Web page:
Real estate experts say when it comes to this year’s housing market, some potential sellers are in a much stronger position than others, depending in large measure on where their property is located.
“I think it’s a tale of two economies now,” says Glenn Kelman, the chief executive officer of Redfin, the Seattle-based real estate company that tracks markets all over the country.
Given the COVID-19 pandemic, Kelman says the locational preferences of homebuyers are now shifting dramatically -- a trend he expects to endure for months and perhaps years ahead. Broader acceptance of “virtualization,” which involves telecommuting from home offices, favors For Sale properties in popular suburban or small city settings.
“I’m really worried about the big cities,” says Kelman, who says online search traffic shows that relatively few buyers now aspire to live in densely populated urban areas where coronavirus cases have been numerous. Transaction data from major cities like New York and San Francisco are proving notable examples. Also hurting big city markets is their high housing prices.
The good news for wannabe sellers in favored suburban communities is that pent-up demand there is still outstripping the supply of available homes, which should prove a strong assist for owners who wish to sell later in 2020 or early next year.
Jan Brito, a Washington, D.C.-area real estate broker, says suburban sellers with homes that have large yards and are located close to solid schools are currently faring well.
Are you a homeowner considering a sale before the pandemic clears? If so, these few pointers could prove helpful:
-- Check out the supply-demand ratio for your neighborhood.
Before setting your price and timing your sale, you need to know if values are rising, falling or holding steady in your community, says Eric Tyson, a personal finance specialist and co-author of “House Selling for Dummies.”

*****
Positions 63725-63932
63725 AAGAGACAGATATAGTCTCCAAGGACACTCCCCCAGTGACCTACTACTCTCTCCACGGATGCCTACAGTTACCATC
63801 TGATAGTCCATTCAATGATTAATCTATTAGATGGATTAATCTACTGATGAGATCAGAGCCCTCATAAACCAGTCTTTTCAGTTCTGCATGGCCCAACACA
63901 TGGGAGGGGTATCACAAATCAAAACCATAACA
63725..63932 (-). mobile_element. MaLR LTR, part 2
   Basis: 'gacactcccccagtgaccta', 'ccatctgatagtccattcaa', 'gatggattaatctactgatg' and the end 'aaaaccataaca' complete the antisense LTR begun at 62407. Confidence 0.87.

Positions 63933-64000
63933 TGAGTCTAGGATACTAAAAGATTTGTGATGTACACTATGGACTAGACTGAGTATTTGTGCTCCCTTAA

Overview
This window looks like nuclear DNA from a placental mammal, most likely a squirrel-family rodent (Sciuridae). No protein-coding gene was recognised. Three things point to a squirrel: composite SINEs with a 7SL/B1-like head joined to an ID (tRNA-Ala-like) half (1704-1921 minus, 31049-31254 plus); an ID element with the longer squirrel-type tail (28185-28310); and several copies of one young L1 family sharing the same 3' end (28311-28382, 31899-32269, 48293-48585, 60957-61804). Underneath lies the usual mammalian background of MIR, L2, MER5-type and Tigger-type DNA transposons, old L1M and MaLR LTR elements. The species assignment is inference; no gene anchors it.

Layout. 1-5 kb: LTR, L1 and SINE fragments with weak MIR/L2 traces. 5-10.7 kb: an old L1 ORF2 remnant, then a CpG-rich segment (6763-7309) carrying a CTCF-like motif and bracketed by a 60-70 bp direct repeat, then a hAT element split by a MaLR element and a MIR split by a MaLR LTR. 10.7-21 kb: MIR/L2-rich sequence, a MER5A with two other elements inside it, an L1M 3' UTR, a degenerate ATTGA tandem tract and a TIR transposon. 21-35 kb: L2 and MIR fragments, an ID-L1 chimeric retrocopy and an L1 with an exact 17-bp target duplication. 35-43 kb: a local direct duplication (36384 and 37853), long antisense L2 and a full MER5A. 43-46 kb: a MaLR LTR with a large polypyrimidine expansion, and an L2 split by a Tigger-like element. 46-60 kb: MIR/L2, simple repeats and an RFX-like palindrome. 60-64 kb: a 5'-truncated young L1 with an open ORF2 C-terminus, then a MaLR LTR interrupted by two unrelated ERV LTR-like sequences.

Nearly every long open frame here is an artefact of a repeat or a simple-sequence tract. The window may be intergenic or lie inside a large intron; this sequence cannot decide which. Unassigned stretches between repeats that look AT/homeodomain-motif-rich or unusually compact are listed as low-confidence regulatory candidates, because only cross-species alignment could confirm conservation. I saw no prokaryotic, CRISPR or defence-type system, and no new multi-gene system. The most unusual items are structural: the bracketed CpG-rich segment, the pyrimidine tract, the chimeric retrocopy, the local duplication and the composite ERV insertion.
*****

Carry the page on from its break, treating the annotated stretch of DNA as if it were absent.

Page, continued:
“You need to determine if you’re living in one of those micro markets that’s holding up nicely,” Tyson says. He says news reports on real estate often understate wide neighborhood-to-neighborhood variations.
“I’ve always objected to that one-size-fits-all view of real estate. It’s very important to know what’s going on in your particular community. But don’t rely solely on anecdotal reports. Numbers can speak louder than words,” he says.
To assess the overall trend for your neighborhood, you need to look at closed sales going back at least five years.
“Track median prices for all the homes sold in your area. But don’t bother tracking average sale prices, because they can be very affected by the mix of homes sold at any given time,” Tyson says.
By noting changes in values over multiple years, you can evaluate the relative strength of your market and how aggressive you can be on pricing.
“When you’re making big decisions on when to sell and how much to ask, there’s no substitute for good trend data,” Tyson says.
-- Ask local real estate agents about recent closed sales in your area.
You may believe your neighborhood is an exceptional micro market that’s stayed strong despite economic turmoil in the country. But before putting a price on your property, Tyson recommends you solicit the views of three experienced real estate agents who’ve long worked your area.
Prior to settling on a listing agent among the three candidates, he says you should ask all three to justify their opinions on your home’s current value.
“Ask them to go over recent comparable sales in your community, telling you why your place is worth more or less than the ones that have sold,” he says.
If two of the three agents say your community is going through a lackluster period for sales, yet the third is enthusiastic about an upturn, Tyson says you should be skeptical about the optimist’s views.
“Most people are inclined to hire the agent who has the most positive position on valuations in their market. But that’s not always a good idea,” he says.
-- Price your place fairly rather than boldly.
Real estate specialists say that within every metropolitan area there are now micro markets where values are staying strong. But they caution against overconfidence at a time when many buyers are anticipating an erosion in property values.
Tyson says wishful thinking about their neighborhood can cause owners to overprice. That, in turn, can mean a home sits unsold for a lengthy period, resulting in a “stale property” that will ultimately go at a deeper discount than would otherwise have been necessary had it been priced realistically from the outset.
“Affordability remains a huge issue especially for young buyers still in the household formation stage. Even if you live in an attractive enclave, don’t fall into the trap of appearing greedy, which is a big mistake,” he says.
(To contact Ellen James Martin, email her at firstname.lastname@example.org.)